For a tiny place, the town of Montreux at the eastern end of Lake Geneva certainly knows how to throw a party. Quiet and unassuming most of the time, twice a year it attracts hordes of people to two tremendously fun events. Firstly – and most famously – for two weeks in July the Montreux Jazz Festival transforms the place into the world’s premier live music venue with a line-up of huge stars in jazz, rock, pop and much else. At Christmas the crowds are back, this time to descend upon Montreux Noël, the town’s package of festive activities including one of the biggest Christmas markets in Switzerland, a mountaintop Santa’s grotto and a Christmas village.
There’s never a bad time to hang out in Carouge, Geneva’s Italianate district created by a bunch of architects from Turin in the 18th century as an independent town. Its shuttered townhouses are attractive, it’s packed with great restaurants and nightlife (try Le Cheval Blanc and Le Chat Noir for starters), and the area’s numerous independent shops and artisanal workshops mean the shopping is, for the most part, way more interesting than the chain shops in the centre of town. On Wednesdays and Saturdays Carouge gets a further boost with the arrival of the market on the lovely Place du Marché. Take a big bag and fill it with fruit and veg, cheese, honey, fresh bread, flowers, wine and locally made treats.
Since 1912 the people of Lugano have been escaping the city on a sunny day and heading to the hills. Specifically, they’ve been catching the funicular railway from the lakeshore at Cassarate which trundles at an impressive angle up to the summit of Monte Brè, the city’s local mountain. At the top, active types can opt to follow a number of hiking trails or race down the 30 mountain bike runs. Have lunch in one of the mountaintop restaurants or explore the pretty village of Brè, a short walk down from the summit. Those who would rather not move at all can just sit and ogle Lake Lugano and the mountains beyond.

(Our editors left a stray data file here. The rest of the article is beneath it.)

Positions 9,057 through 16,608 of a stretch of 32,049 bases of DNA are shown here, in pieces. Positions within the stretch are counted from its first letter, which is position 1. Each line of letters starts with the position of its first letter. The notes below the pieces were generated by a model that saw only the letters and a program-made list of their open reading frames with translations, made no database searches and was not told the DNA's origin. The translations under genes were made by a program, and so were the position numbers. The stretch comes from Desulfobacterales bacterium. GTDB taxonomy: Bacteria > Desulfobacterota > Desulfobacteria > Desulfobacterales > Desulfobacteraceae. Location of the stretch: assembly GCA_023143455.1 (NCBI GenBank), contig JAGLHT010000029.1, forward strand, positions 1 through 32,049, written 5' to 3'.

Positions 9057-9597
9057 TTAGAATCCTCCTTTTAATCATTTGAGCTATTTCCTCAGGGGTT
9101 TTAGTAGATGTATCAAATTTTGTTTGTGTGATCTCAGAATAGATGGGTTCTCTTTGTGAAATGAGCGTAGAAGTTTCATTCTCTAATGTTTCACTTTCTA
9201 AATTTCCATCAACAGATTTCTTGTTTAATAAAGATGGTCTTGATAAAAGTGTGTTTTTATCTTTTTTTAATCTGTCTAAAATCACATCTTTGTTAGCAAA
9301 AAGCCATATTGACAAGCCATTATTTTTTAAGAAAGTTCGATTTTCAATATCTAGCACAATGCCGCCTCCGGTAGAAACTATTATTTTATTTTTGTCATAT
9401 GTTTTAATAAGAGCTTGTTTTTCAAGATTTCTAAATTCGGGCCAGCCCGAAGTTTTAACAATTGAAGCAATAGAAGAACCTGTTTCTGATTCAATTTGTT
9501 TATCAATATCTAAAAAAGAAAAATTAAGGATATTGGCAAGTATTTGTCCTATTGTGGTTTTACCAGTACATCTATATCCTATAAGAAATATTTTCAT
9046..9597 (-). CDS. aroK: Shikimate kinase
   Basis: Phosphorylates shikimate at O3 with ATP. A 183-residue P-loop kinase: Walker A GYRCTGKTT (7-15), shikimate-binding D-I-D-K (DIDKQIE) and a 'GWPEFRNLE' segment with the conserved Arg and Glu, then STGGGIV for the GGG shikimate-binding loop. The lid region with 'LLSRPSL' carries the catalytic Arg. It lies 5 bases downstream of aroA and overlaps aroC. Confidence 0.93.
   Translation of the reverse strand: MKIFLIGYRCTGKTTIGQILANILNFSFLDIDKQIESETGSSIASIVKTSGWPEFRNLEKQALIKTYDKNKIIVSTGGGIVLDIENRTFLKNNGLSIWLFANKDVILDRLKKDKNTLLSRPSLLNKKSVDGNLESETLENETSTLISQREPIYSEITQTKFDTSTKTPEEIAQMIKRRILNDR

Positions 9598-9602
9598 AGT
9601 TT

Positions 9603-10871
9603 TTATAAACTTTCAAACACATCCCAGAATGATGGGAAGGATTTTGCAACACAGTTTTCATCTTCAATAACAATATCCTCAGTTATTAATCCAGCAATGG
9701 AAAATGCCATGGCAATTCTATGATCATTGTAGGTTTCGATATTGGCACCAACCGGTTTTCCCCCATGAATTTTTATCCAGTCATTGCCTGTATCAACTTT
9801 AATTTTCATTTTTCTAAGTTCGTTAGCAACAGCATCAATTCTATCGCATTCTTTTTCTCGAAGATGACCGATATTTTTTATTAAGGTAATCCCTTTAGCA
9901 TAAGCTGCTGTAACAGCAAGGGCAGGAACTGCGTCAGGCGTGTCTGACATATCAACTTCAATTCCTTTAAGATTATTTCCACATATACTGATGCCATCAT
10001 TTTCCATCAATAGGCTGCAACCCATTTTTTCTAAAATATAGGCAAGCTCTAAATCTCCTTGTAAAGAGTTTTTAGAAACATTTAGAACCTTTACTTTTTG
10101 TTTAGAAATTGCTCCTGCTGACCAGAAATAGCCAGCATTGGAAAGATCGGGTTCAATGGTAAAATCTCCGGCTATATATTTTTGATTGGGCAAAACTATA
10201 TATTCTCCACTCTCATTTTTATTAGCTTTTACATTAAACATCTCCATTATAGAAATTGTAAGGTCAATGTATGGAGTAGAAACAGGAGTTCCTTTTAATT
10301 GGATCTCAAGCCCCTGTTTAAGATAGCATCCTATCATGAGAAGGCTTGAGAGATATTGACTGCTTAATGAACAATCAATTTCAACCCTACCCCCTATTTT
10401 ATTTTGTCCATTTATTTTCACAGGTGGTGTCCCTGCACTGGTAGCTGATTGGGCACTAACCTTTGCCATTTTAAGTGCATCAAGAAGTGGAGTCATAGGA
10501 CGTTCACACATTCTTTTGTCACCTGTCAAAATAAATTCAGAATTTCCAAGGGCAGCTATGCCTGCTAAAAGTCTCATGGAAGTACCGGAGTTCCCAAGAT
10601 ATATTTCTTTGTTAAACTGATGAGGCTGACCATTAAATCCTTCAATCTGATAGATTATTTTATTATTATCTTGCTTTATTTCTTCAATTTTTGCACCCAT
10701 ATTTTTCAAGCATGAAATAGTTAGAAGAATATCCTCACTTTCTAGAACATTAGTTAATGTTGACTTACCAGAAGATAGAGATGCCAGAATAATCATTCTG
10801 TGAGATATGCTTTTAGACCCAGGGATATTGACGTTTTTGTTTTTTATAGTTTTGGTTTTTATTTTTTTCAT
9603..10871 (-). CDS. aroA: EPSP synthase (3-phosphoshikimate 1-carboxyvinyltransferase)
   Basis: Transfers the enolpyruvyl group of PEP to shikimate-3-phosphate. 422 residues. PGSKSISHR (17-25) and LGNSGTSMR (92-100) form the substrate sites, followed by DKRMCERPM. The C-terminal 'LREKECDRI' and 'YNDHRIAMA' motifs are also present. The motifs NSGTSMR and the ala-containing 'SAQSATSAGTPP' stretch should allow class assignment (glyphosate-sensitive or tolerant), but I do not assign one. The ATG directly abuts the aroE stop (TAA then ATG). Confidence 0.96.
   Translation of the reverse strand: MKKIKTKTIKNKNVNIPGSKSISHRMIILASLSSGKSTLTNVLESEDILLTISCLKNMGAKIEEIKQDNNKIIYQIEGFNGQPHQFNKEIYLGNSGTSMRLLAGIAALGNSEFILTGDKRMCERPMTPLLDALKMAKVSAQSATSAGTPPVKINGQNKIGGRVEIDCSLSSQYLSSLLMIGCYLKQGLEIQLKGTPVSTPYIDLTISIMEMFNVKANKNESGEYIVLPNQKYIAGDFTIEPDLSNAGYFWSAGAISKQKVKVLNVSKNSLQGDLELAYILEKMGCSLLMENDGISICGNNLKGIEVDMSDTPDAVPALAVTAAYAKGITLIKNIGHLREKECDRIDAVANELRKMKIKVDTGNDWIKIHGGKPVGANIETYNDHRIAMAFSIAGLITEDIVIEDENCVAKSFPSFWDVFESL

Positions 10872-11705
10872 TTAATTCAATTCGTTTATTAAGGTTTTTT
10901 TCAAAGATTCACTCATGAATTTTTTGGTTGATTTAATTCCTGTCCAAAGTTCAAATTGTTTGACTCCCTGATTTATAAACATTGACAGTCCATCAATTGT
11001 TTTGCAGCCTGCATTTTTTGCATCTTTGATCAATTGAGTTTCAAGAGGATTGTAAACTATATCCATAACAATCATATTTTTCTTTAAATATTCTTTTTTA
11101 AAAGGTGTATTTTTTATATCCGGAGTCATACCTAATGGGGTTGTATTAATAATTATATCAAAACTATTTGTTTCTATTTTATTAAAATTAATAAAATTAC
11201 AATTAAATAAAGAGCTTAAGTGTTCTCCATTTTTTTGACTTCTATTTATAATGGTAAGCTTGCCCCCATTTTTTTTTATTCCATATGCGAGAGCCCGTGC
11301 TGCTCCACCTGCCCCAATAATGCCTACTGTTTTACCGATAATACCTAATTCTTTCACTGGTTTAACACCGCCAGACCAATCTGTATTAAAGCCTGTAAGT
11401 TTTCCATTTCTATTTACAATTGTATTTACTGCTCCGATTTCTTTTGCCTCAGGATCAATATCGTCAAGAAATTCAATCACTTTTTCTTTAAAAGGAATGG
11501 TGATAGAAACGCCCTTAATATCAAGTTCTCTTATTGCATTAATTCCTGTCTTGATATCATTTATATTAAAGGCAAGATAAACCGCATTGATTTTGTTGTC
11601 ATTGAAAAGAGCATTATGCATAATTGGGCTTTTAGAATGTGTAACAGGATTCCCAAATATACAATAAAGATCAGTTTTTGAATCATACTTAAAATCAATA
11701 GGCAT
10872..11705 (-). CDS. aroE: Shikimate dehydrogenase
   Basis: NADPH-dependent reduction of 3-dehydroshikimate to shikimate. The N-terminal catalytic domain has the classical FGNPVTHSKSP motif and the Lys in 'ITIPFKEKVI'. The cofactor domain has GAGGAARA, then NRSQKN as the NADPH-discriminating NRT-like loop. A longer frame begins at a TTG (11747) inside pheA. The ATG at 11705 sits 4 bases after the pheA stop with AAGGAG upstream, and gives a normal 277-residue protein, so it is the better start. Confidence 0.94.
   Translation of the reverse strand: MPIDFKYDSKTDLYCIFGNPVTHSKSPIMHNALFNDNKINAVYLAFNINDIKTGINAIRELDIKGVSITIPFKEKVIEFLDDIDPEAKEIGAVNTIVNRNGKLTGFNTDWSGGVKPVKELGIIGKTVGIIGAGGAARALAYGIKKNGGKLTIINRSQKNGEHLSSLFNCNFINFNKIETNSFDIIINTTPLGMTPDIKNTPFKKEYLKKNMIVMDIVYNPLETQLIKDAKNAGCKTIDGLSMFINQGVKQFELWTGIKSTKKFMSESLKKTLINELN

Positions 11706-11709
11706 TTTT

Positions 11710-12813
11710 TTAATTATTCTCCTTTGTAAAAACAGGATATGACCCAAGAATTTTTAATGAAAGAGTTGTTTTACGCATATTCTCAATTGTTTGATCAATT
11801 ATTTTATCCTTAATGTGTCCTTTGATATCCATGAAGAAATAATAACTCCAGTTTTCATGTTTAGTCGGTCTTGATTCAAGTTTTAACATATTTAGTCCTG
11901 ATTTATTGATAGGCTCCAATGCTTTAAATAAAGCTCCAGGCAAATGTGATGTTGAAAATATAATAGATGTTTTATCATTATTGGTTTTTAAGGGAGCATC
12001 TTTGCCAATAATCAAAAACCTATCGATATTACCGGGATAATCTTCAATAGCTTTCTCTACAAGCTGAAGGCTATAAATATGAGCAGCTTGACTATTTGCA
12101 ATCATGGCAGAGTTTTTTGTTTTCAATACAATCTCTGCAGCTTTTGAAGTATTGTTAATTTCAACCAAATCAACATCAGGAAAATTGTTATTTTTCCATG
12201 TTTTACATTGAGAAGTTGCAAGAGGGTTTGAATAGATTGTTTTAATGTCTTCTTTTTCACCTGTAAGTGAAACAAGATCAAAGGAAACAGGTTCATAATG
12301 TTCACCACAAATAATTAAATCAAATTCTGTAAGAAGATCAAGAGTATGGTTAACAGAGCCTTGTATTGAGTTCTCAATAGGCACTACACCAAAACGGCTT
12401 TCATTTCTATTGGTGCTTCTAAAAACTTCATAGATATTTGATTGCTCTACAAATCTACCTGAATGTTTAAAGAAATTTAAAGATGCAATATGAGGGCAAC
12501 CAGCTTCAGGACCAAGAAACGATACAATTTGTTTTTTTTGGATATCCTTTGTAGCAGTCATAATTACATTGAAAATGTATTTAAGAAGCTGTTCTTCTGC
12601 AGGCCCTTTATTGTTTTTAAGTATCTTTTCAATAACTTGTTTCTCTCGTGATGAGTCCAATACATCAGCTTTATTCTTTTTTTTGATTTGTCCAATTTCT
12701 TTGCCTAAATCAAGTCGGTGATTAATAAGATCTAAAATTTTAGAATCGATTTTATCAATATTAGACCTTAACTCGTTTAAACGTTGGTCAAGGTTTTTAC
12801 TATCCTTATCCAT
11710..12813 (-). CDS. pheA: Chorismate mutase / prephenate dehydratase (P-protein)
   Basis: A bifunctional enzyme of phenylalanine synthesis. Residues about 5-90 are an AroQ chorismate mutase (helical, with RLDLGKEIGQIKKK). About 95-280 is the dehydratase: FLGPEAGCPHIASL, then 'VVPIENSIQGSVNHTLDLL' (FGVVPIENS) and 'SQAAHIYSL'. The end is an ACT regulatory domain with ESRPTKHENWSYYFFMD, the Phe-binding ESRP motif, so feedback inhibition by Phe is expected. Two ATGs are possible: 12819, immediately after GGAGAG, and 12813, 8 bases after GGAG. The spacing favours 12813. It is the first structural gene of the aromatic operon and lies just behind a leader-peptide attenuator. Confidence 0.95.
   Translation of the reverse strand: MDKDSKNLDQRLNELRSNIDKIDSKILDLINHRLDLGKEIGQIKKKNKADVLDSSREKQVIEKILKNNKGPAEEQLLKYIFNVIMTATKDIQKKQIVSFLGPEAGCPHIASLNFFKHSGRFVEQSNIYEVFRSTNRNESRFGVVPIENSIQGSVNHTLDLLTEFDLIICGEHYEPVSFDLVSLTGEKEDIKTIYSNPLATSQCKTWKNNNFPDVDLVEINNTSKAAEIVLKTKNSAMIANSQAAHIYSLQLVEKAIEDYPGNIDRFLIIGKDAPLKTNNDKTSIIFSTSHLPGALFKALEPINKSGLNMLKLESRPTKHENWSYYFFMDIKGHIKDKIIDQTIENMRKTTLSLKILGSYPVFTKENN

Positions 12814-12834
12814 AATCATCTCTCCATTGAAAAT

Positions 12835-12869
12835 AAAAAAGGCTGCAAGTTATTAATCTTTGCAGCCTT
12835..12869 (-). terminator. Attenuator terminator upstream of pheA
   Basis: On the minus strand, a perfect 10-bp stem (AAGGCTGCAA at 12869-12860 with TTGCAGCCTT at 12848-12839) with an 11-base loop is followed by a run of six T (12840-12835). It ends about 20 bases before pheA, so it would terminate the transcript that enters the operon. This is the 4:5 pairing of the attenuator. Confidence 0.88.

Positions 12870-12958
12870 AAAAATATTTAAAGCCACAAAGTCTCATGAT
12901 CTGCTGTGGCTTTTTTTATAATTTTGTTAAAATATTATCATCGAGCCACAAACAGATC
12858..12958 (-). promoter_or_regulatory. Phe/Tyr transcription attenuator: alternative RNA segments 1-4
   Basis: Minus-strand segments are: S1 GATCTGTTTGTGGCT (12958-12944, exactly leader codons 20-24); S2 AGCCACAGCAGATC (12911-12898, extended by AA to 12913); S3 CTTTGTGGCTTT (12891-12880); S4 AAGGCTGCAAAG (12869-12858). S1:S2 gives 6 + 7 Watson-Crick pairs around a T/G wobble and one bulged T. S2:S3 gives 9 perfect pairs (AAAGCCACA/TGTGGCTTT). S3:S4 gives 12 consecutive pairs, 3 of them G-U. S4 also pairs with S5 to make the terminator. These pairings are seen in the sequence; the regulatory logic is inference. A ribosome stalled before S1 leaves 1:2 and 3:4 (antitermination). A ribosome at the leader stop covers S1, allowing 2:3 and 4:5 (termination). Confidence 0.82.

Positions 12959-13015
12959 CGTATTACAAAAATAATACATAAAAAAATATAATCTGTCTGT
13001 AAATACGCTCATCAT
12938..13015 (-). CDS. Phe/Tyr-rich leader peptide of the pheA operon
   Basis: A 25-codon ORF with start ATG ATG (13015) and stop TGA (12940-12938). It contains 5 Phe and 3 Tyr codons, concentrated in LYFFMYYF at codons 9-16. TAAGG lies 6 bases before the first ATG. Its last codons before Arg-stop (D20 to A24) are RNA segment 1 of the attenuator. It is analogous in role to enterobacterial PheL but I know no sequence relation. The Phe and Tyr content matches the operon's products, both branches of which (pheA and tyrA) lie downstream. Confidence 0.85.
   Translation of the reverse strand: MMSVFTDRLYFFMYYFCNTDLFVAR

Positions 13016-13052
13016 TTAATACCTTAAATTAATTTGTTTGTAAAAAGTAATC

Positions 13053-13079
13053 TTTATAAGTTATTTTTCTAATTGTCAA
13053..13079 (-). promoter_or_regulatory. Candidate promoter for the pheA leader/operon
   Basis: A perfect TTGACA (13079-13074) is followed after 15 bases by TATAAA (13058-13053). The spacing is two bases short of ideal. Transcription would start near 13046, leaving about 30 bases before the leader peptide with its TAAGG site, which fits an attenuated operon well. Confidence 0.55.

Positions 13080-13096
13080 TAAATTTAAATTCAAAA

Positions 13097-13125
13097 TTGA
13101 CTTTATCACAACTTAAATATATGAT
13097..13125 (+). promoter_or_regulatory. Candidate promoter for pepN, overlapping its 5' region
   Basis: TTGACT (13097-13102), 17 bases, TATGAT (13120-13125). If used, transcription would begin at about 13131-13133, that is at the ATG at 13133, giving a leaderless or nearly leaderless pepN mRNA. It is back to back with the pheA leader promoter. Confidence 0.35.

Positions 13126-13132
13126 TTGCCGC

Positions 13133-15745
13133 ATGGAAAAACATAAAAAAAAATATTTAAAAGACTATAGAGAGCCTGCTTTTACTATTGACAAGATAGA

As Locarno’s meeting place, market square and people-watching hub, the beautiful Piazza Grande earns its keep year round, but come at certain times and you’ll find an extra buzz about the place. In winter the square hosts pop-up ice rink Locarno on Ice, one of the country’s biggest ice rinks and a lovely place to hang out of an evening watching the disco lights flutter over skaters as they stumble and glide about the ice. In August, the square turns into a huge outdoor cinema to welcome a crowd of 8,000 to nightly film screenings as part of the longstanding Locarno Film Festival.
The canton of Ticino is rather obsessed with risotto, so it’s hardly a surprise that the creamy Italian rice dish forms a central part of the area’s Rabadan celebrations every February. On the Tuesday after the weekend’s carnival, people gather in the town centre to chow down on a communal risotto with luganighe (local sausage), whipped up in massive pots in the open air. It’s a tradition that’s been going since the late 19th century and is still hugely popular – get down there early to make sure you nab one of the 2,500 portions dished out by the hard-working chefs.